Worm Breeder's Gazette 9(2): 87

These abstracts should not be cited in bibliographies. Material contained herein should be treated as personal communication and should be cited as such only with the consent of the author.

Some Properties of Two New X Duplications

B. Herman, C. Kari, and M. Winter

The new duplication mnDp63 carries the wild-type alleles of unc-1 
and che-2, which are tightly-linked markers situated near the left-end 
of the X map.  The duplication does not carry the nearby markers dpy-3 
or unc-20 and it appears, cytologically, to be free (although larger 
than expected).  The most surprising property of mnDp63 is the 
extremely high frequency at which it recombines with the X chromosome; 
in order to maintain a duplication stock, we must continually 
backcross unc-1(e538)/0;mnDp63 males with unc-1(e538) hermaphrodites.  
The duplication-bearing males are quite fertile and they produce the 
expected four sperm genotypes involving the presence or absence of X 
chromosome or duplication, but, in addition, roughly 17% of the X 
chromosomes carried by sperm are unc-1(+).  This was shown by mating 
N2 males to individual wild-type hermaphrodites issuing from the cross 
of unc-1/0;mnDp63 males and unc-1;dpy-3 hermaphrodites and counting 
the male progeny.  One of two very different patterns is found for 
each hermaphrodite.  Hermaphrodite zygotes that derive from unc-1;
mnDp63 sperm give many wild-type, uncdpy, unc and dpy male cross 
progeny.  Hermaphrodite zygotes that derive from unc-1(+) sperm, 
however, give mostly wild-type and dpy-unc males; the few unc males 
and dpy males correspond to the incidence of recombinant types 
expected for the usual map distance between unc-1 and dpy-3 (about 
four map units), as if the unc-1(+) picked up from mnDp63 now resides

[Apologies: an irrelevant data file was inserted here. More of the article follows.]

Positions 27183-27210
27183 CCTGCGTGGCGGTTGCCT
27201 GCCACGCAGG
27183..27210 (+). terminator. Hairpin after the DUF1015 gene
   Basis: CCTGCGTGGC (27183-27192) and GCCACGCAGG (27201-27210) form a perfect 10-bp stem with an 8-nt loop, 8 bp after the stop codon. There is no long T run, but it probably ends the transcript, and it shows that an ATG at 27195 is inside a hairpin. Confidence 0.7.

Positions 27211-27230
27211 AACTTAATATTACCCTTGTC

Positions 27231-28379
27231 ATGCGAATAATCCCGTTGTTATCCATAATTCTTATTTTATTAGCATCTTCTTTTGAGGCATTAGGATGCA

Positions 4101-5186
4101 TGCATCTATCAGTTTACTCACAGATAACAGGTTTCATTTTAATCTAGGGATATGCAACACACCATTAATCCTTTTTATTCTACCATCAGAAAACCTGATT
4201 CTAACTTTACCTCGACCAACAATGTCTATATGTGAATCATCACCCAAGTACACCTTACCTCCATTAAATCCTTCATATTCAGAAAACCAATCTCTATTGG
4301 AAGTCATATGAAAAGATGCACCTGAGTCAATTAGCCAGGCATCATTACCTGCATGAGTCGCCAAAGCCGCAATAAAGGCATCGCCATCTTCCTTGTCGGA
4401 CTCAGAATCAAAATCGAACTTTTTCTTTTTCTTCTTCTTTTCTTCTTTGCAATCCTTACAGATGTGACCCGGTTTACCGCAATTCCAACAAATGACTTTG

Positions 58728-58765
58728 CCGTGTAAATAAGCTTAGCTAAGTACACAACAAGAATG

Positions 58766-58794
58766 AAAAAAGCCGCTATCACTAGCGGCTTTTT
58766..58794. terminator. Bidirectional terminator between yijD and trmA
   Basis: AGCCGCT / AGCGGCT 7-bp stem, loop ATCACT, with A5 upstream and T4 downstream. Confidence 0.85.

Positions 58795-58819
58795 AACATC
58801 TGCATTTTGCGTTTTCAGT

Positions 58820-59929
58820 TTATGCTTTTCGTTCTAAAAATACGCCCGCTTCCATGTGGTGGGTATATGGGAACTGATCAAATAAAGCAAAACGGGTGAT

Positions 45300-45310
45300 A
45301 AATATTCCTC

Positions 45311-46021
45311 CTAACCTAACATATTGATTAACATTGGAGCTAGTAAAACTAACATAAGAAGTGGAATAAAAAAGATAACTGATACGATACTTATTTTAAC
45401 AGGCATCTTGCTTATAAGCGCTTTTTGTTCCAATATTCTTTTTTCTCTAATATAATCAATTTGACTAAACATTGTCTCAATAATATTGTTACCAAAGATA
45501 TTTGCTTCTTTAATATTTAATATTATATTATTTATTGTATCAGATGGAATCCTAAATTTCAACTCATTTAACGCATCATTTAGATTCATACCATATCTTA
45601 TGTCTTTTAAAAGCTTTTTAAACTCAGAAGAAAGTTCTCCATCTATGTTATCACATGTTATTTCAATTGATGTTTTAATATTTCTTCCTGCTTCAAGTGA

at or near the normal unc-1 chromosomal locus.  The unc-1(+) gene is 
somewhat unstably integrated, however: it is lost, with reversion to 
the unc-1 phenotype, at a frequency of roughly 10+E-3 per chromosome.  
We are interested in the further characterization of mnDp63, but, we 
are also interested in obtaining new free duplications of this region 
of the X chromosome to see if the high recombination is a property of 
the region, rather than some special characteristic of mnDp63.A severe 
constraint in the analysis of genetic mosaics produced by the somatic 
loss of free duplications has been the fact that suitable duplications 
are not yet available for much of the genome.  In addition, it is 
often necessary to have, closely linked to the gene to be analyzed, 
one or more other genes whose cell-specific expressions have already 
been worked out, so that one can select or identify mosaic animals in 
which the duplication has been lost at particular places in the cell 
lineage.  An alternative approach is to have a free duplication 
carrying an efficient amber suppressor.  One can then, in principle, 
study the mosaic expression of any gene for which one has an allele 
that is well suppressed by a single copy of the amber suppressor.  We 
recently identified what we believe is such a duplication, although we 
have not yet used it for mosaic analysis.  The duplication was derived 
by EMS mutagenesis of the following stock:  unc-13(e450); 
stDf1 X; mnDp30(X;f).  The deficiency stDf1 was 
identified by Waterston (1981) as a recessive lethal mutation that 
suppressed the cold-sensitive lethal phenotype of homozygous sup-7(st5)
, an efficient amber suppressor.  The duplication mnDp30 carries dpy-8(
+) and also sup-7(+) as judged by Southern blot analysis, kindly 
performed for us by D. Moerman and R. Waterston, of a dpy-8 
p30 stock.  The unc-13(e450) mutation, when 
homozygous by itself, results in a severely uncoordinated phenotype.  
One copy of sup-7(st5) suppresses unc-13(e450) enough to give a mild 
uncoordination (Waterston, 1981).  Among eight EMS-induced revertants 
of unc-13(e450); stDf1; 
found to have a suppressor mutation carried 
by the free duplication (at least some of the others were probably sup-
5 mutations).  The degree of suppression seems to be roughly 
comparable to that of sup-7(st5).  We presume that the mutation is a 
sup-7 allele; the duplication bearing the mutation is called mnDp43.  
In a stock of genotype unc-13(e450); flu-2; mnDp43,
dpy progeny (lacking the duplication) are paralyzed, and non-dpy 
progeny (carrying the duplication) are only mildly uncoordinated.  Our 
next step will be to identify suppressible alleles of loci that can be 
used to identify specific genetic mosaics.